Four New Resources on Thinking and Working Politically

150 schools in Jordan are implementing NDI’s Youth Political Participation Program (Ana Usharek Schools) involving 3,053 students across Jordan. The program aims to promote civic education among students, involve them in projects serving their communities and introduce ways to effectively participate in political and public life. Photo Credit: Dareen Al-khoury

Each week NDI’s Citizen Participation team provides a resource to assist NDI staff in meeting the objectives of their programs. The past month’s resources discussed the need to better understand the thinking and working politically (TWP) framework in development programming, described the importance of integrating politics into development efforts to improve service delivery for poor populations, introduced a research and advocacy framework to support community organizing, and shared effective strategies to improve social accountability approaches. These resources provide tools and insights that can equip citizens and civil society with politically informed approaches to achieve better development outcomes and facilitate positive change.

Thinking and Working Politically: From Theory Building to Building an Evidence Base by the Development Leadership Program discusses the steps required for researchers, policymakers and practitioners to better understand the impact and significance of TWP for developmental change and program implementation. It includes a brief introduction to TWP, a discussion on current TWP literature and gaps in the existing evidence base and a four-level analytical framework for assessing TWP programming, ranging from political context and sectoral level to organizational level and individual level. A politically-informed and systems-changing mindset can help make development practices and outcomes more effective and drive positive change.

Overseas Development InstituteInnovating for pro-poor services: Why politics matter published by the Overseas Development Institute explores how politics can be incorporated into development efforts to foster and support innovation that improves service delivery for poor people. Using case studies from a wide range of sectors, the report includes useful analysis on navigating the domains of politicians, political parties and government, as well as power dynamics within markets, organizations, communities and households. The recommendations provided can help support the development of assessment frameworks for politically smart and sustainable processes and practices to address service delivery failures.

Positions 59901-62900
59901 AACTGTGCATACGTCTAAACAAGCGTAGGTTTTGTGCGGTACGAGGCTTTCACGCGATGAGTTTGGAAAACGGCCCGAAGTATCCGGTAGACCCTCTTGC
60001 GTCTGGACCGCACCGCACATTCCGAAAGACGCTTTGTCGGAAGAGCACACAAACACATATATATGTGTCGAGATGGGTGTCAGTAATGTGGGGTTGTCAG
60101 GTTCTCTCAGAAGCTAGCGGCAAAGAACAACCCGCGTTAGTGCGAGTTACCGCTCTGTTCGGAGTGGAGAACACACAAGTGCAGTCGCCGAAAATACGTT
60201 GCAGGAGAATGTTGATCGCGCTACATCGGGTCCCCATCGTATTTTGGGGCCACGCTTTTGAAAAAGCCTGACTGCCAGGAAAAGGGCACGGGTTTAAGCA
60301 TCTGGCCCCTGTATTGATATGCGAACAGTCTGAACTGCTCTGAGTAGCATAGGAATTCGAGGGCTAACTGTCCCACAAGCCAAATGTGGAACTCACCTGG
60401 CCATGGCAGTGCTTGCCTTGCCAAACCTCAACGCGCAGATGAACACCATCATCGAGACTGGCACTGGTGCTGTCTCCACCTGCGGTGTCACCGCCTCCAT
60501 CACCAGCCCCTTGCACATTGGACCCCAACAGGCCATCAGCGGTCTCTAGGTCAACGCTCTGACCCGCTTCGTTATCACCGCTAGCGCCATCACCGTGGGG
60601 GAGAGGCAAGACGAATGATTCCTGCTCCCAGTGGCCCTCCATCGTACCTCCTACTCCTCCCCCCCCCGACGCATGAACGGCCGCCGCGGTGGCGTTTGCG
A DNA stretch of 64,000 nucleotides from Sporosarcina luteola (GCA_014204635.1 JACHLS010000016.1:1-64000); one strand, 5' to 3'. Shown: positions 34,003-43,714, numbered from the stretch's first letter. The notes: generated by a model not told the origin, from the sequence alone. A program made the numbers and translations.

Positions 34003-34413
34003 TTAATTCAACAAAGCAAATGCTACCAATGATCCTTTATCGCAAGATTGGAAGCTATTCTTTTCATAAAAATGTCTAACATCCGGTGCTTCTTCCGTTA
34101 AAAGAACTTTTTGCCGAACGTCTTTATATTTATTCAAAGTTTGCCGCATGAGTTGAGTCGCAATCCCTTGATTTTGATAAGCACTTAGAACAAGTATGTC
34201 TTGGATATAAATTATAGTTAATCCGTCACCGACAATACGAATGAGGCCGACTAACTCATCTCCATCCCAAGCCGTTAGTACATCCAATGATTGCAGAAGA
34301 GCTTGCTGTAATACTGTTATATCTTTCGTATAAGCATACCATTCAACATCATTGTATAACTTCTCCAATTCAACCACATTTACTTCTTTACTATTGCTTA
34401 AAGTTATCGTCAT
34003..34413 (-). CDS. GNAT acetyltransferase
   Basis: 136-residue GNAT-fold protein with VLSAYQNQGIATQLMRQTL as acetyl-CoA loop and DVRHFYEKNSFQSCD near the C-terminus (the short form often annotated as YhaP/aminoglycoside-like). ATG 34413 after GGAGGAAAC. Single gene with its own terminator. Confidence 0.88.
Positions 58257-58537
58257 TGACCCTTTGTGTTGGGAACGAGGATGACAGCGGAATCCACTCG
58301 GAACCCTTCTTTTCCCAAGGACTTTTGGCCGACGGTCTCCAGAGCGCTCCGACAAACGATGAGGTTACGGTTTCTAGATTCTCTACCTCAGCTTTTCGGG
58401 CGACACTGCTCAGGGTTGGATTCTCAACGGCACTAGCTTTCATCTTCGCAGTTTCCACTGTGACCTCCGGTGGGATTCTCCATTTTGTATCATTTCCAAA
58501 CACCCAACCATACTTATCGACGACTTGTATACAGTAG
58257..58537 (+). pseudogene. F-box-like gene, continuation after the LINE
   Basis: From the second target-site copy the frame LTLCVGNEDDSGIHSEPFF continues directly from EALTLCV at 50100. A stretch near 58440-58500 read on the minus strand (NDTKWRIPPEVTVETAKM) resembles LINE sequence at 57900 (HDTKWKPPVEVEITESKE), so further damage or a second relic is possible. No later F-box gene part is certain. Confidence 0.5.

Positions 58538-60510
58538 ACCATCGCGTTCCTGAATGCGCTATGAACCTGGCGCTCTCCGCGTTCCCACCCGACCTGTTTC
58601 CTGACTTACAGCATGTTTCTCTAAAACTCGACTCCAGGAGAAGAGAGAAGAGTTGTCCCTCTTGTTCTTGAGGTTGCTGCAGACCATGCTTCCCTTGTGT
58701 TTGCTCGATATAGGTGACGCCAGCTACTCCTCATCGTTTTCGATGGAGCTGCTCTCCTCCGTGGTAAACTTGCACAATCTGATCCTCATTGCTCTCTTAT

Research for Organizing by Urban Justice Center introduces participatory action research (PAR) to improve efforts by citizens and CSOs to help facilitate change in their communities. This toolkit can be useful in analyzing and documenting the problems that citizens and civil society see in their communities, generating data and evidence in order to build collective knowledge, and promoting informed and strategic action for positive change. Through various activities, tools and case studies, the toolkit emphasizes the role of research in community organizing and allows individuals and organizations to become the experts about the issues that face their own communities.

Social Accountability: A practitioner’s handbook by Basel Institute on Governance is designed to help practitioners design effective and sustainable social accountability strategies to support citizens and CSOs in their efforts to promote public integrity and increase government accountability in service delivery. With case studies from the Philippines, Tanzania, Serbia, and Mexico, the handbook emphasizes the understanding of the local context in developing  effective social accountability strategies. It then provides guidance on how to match local characteristics and needs to appropriate social accountability frameworks and interventions. It also includes assessment tools, worksheets and methodological notes that could provide important guidance to program efforts.